Grady Hillhouse used two pieces of walnut, a piece of paduak and a lathe to turn out an awesome pair of spoons/scoops.

Grady Hillhouse used two pieces of walnut, a piece of paduak, and a lathe to turn out an awesome pair of spoons/scoops.

It’s interesting to see what can be made using a lathe. Beyond making simple table legs, users have created everything from intricately designed pens to highly detailed jewelry using a myriad of materials.

Wood, one of the more versatile materials, can be combined and manipulated with other types to create some truly stunning pieces such as Grady Hillhouse’s pair of spoons, which he crafted almost entirely on his lathe.

Hillhouse began his creation by sandwiching a piece of brightly colored paduak between two pieces of walnut, which he then offset on his lathe for multi-axis turning in order to achieve a distinct pattern for his spoons.

Grady’s spoons or scoops began their life as a composite block of wood, which were offset on his lathe to get that unique pattern.

Hillhouse’s spoons or scoops began their life as a composite block of wood, which were offset on his lathe to get that unique pattern.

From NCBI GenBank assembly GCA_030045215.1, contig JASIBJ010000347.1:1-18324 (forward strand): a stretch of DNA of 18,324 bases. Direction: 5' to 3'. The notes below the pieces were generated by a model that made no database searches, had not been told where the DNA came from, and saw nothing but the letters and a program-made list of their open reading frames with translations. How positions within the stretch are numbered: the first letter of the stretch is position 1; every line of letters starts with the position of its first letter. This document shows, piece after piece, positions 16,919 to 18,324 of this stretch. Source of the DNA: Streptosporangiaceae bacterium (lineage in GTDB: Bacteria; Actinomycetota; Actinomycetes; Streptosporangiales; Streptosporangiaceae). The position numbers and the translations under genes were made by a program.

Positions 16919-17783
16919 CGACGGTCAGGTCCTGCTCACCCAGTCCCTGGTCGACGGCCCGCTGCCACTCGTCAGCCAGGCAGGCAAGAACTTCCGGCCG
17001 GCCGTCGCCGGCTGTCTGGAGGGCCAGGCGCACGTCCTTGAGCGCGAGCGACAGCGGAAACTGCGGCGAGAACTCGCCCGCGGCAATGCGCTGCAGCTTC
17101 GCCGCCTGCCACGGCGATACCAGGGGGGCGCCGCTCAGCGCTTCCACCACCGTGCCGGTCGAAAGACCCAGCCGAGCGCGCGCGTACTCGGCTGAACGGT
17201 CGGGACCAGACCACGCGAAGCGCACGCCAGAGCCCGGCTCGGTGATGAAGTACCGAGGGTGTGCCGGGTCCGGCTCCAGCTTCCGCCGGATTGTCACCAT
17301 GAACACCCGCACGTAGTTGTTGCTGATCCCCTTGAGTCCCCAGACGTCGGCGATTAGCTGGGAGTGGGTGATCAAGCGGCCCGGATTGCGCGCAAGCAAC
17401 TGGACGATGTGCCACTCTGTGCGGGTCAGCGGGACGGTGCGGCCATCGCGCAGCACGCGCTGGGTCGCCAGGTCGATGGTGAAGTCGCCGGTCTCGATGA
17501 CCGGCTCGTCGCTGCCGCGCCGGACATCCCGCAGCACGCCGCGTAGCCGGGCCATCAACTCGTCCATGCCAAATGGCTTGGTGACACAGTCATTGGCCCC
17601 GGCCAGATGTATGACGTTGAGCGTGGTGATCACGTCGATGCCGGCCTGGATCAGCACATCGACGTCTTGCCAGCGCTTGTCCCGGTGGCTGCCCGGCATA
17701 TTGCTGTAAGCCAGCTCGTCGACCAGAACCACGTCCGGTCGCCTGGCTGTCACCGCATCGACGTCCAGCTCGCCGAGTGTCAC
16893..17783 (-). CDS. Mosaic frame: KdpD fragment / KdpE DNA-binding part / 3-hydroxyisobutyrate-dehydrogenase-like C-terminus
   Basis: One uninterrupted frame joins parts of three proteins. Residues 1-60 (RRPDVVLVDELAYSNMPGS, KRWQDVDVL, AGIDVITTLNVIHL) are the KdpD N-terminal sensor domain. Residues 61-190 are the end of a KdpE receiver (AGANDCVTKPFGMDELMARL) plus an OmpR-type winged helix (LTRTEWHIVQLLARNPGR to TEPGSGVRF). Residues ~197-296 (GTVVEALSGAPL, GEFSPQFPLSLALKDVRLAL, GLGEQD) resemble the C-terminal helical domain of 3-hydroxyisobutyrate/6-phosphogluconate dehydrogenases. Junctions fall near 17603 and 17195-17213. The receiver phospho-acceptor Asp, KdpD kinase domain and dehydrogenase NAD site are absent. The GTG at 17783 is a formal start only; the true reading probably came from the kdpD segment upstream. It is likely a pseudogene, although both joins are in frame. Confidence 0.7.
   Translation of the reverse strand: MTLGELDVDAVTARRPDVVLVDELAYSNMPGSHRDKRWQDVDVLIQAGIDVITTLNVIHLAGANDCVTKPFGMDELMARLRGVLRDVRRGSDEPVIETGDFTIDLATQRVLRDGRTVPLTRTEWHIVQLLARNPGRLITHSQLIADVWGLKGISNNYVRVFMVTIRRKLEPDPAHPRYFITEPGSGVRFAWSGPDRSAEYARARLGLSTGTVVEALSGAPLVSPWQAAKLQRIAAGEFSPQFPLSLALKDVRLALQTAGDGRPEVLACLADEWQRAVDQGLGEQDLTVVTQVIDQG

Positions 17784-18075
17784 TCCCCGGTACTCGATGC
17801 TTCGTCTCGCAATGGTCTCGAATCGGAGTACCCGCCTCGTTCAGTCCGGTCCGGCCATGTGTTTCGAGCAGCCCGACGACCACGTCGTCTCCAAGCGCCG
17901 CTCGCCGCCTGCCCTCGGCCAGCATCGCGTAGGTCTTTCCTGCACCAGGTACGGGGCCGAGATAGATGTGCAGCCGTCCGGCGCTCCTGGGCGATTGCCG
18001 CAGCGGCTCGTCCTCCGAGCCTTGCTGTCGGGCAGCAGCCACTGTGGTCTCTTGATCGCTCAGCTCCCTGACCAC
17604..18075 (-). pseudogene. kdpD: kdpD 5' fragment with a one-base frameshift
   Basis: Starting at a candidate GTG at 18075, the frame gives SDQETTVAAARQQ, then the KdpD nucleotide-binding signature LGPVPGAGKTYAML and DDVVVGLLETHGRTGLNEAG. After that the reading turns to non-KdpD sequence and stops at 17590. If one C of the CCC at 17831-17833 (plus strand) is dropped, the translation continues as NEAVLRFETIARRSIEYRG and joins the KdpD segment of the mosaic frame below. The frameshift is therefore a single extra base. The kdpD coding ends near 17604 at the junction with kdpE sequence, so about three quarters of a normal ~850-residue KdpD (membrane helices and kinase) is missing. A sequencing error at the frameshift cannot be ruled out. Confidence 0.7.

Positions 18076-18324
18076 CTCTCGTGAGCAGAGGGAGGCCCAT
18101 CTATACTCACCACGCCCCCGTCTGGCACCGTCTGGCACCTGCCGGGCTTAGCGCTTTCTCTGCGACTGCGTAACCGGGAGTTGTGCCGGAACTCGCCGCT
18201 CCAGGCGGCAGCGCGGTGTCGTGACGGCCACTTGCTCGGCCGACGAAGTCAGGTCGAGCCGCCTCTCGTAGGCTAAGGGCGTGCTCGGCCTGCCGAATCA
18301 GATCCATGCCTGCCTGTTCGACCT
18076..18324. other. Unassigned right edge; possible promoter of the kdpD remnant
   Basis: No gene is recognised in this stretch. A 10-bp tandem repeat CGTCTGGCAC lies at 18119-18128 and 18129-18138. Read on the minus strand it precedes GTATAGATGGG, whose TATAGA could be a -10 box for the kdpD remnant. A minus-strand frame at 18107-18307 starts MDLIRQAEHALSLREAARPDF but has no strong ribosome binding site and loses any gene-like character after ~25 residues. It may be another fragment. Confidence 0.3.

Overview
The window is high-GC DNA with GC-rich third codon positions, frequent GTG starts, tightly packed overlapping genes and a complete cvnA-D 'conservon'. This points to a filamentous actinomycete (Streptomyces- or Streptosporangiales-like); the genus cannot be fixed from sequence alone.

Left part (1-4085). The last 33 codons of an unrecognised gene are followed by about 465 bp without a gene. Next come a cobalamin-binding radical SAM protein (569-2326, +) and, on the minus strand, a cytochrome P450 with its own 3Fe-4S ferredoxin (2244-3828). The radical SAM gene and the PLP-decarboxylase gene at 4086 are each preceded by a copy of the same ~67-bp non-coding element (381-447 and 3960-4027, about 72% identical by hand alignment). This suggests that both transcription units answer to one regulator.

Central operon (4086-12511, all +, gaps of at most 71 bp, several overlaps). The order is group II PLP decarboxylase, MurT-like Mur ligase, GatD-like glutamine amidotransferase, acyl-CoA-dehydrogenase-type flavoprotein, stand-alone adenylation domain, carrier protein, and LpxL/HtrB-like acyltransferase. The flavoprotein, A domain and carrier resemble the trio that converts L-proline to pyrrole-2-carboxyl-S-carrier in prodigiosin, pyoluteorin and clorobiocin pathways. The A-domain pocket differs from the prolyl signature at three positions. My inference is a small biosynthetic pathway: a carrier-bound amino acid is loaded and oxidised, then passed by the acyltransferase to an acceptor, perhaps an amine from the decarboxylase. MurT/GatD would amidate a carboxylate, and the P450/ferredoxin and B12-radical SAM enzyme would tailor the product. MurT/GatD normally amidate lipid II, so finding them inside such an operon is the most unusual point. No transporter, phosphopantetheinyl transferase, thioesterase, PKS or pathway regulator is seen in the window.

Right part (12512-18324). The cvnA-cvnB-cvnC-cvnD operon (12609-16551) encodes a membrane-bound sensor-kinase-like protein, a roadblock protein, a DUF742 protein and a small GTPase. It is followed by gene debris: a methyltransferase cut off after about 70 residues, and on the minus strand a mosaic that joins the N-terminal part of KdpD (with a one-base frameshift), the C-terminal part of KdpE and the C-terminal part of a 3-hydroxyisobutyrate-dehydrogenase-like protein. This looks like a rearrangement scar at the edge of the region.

Like carving out table legs, he then began cutting away the excess wood to form the base for the dinnerware (or breakfast/lunch-ware?).

Once the shape of the spoons was created, it was then time to refine the design into the actual utensils.

Once the shape of the spoons was created, it was then time to refine the design into the actual utensils.

Once the basic form was achieved, he then used a band saw to cut the leg in half and chucked (using a special clamp) each half back into the lathe to mill away the excess wood to form the actual scoops.

After all was said and done, they were then refined even further using sandpaper to smooth out any remaining rough edges and splinters along with applying some sealer. The end result is pretty great and quite striking considering this was Grady’s first attempt at milling out eating utensils using a lathe.